Towards preventing conflict and building a more secure world
In a world of rapidly changing threats and conflict dynamics, state and non-state actors have had to rethink their approach to conflict - and each other. Faced with drawn-out, asymmetric campaigns in Iraq, Afghanistan and elsewhere, military leaders, policy makers and humanitarian agencies have begun to explore an 'integrated approach' in which the primary declared goal is securing populations and their political, economic and security needs. At the same time, attention has begun to shift from intervention to conflict prevention.
However, whether the aim is to prevent, intervene or stabilise, simply strengthening state structures to make insurgency or terrorism impossible without addressing underlying human security concerns is not enough, since increased coercive power often exacerbates security concerns. Equally important is to increase responsiveness to local communities' needs, strengthen conflict resolution mechanisms and democratic oversight, and adapt international governance models and local dynamics to each other. Success will be determined by how well local and international defence, development and diplomacy agencies (state or non-state) work together and with local power-brokers.
Academia has an important role to play in this process. Through area expertise, empirically-tested research and historical, comparative and critical perspectives, it can help to inform - and challenge - the practices for preventing future conflict, stabilising violent situations and responsive post-conflict reconstruction. It can critique from its position of independence and give voice to marginalised, subaltern and non-state perspectives. Yet, few universities have taken up the challenge of systematically exploring the interface between all three elements of the defence-development-diplomacy triad and their impact on not just national and international but especially human security.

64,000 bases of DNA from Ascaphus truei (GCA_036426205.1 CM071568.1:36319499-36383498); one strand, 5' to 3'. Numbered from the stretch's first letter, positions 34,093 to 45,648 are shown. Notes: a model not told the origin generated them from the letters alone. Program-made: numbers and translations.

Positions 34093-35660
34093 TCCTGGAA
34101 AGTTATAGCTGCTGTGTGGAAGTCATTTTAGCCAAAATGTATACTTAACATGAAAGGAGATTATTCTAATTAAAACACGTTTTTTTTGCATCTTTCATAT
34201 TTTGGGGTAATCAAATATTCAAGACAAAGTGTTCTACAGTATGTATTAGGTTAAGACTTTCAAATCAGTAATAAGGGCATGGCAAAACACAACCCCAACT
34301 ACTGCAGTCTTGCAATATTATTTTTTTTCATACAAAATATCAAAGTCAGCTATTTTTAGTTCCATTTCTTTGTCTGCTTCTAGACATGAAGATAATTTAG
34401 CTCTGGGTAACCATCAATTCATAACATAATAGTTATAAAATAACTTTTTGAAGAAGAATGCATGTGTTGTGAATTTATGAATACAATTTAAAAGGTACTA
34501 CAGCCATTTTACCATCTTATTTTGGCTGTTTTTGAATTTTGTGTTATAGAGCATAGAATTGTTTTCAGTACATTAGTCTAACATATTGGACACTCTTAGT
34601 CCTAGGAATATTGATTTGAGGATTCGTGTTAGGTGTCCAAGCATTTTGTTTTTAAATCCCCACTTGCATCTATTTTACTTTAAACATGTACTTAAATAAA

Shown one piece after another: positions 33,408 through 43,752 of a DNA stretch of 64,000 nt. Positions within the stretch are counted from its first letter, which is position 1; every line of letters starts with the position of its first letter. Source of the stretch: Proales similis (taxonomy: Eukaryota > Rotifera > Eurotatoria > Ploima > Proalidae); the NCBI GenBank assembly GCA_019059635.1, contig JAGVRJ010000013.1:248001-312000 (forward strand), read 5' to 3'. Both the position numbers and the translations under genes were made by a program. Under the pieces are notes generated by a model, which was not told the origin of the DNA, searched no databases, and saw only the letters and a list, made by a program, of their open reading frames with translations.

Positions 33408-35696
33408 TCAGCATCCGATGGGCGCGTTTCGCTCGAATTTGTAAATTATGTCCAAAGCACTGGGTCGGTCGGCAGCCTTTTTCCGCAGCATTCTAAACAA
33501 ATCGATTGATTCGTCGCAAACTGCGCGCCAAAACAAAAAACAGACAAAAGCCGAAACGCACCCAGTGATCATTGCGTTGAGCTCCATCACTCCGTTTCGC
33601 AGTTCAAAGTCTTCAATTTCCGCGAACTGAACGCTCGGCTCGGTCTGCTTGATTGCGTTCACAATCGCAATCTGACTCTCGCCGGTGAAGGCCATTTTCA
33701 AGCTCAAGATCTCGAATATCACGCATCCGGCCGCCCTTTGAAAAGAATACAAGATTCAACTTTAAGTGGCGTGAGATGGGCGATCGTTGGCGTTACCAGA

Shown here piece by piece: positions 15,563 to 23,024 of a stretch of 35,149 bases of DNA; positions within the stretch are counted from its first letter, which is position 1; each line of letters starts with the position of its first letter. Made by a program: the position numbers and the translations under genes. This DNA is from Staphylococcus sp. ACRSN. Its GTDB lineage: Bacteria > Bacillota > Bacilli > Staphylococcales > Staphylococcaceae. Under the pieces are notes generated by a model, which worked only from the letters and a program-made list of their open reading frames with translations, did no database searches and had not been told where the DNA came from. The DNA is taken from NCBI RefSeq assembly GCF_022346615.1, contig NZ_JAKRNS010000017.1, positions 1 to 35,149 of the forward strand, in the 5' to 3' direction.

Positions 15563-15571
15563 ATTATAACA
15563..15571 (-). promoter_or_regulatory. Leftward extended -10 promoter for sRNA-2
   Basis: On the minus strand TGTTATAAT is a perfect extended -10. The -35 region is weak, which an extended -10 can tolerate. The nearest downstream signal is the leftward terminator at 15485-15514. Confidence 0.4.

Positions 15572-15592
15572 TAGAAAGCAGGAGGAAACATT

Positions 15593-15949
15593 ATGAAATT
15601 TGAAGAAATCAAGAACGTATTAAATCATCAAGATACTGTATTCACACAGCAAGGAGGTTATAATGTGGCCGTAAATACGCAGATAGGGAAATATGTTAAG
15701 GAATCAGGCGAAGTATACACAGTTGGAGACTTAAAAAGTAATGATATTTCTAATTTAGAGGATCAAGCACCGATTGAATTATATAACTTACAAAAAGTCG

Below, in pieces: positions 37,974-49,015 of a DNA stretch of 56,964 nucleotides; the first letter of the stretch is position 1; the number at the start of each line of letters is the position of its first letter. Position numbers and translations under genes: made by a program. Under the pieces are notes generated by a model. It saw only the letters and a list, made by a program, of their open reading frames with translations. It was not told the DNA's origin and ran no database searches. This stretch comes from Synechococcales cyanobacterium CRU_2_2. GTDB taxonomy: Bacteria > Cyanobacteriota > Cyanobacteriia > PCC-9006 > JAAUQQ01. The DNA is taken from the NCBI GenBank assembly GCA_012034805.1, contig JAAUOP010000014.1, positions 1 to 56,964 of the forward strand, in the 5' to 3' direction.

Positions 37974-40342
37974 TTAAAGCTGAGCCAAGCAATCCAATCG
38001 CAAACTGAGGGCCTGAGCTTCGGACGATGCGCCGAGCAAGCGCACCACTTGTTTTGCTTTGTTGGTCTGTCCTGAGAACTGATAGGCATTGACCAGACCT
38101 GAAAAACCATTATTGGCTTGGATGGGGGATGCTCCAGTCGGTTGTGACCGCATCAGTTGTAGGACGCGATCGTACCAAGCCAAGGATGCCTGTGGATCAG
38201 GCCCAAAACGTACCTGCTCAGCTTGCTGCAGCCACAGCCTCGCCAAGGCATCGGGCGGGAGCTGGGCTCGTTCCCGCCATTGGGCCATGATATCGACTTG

In response to this challenge, Durham University is establishing the Durham Global Security Institute (DGSI) for Defence, Development and Diplomacy. Located in a world class university, spanning seven Departments, and drawing on a remarkably diverse global network of leading scholars and practitioners, DGSI provides an inter-disciplinary framework within which to critically examine the interplay between defence, development and diplomacy in the contexts of conflict prevention, humanitarian intervention and post-conflict stabilisation and peacebuilding.
DGSI's core mission is to offer a neutral and independent environment in which military personnel, diplomats, civil servants, NGO and IGO staff, academics, and stakeholders can meet and learn from each other's perspectives. Uniquely, DGSI situates itself at the intersection between war and defence, peace and diplomacy and development studies, within a framework in which critical and subaltern perspectives can interact with problem-solving and traditional approaches.
To meet tomorrow's challenges, and to do so with integrity and sensitivity, we must break out of our existing paradigms and practices, and forge new ones out of the cross-fertilisation of these disparate perspectives. DGSI is pledged to play a decisive role in bringing this about.
Director, Durham Global Security Institute